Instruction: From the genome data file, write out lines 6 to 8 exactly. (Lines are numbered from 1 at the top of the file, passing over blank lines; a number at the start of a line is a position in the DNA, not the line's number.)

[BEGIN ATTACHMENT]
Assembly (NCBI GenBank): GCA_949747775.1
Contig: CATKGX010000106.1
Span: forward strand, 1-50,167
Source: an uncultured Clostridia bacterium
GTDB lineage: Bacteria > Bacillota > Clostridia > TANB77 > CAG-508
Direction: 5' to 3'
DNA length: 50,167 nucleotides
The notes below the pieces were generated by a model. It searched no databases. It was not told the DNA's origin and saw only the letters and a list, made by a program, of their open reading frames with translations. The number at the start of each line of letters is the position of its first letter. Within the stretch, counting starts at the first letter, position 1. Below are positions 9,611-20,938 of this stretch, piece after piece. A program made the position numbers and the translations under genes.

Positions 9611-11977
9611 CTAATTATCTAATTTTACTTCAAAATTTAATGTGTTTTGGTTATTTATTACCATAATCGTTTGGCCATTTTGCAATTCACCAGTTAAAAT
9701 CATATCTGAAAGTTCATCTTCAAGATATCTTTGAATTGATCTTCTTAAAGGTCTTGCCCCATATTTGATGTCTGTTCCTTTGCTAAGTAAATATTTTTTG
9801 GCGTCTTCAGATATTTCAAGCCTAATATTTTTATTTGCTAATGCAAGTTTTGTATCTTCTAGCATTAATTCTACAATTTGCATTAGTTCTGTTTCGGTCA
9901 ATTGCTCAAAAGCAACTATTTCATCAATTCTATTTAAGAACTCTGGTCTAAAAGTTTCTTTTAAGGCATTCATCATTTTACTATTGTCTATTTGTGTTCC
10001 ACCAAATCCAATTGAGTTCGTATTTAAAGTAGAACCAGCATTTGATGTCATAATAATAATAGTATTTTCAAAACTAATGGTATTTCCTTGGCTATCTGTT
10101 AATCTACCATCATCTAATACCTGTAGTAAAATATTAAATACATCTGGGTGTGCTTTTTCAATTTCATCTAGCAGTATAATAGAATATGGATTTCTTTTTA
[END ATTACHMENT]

Direction: 5' to 3'
DNA length: 50,167 nucleotides
The notes below the pieces were generated by a model. It searched no databases. It was not told the DNA's origin and saw only the letters and a list, made by a program, of their open reading frames with translations. The number at the start of each line of letters is the position of its first letter. Within the stretch, counting starts at the first letter, position 1. Below are positions 9,611-20,938 of this stretch, piece after piece. A program made the position numbers and the translations under genes.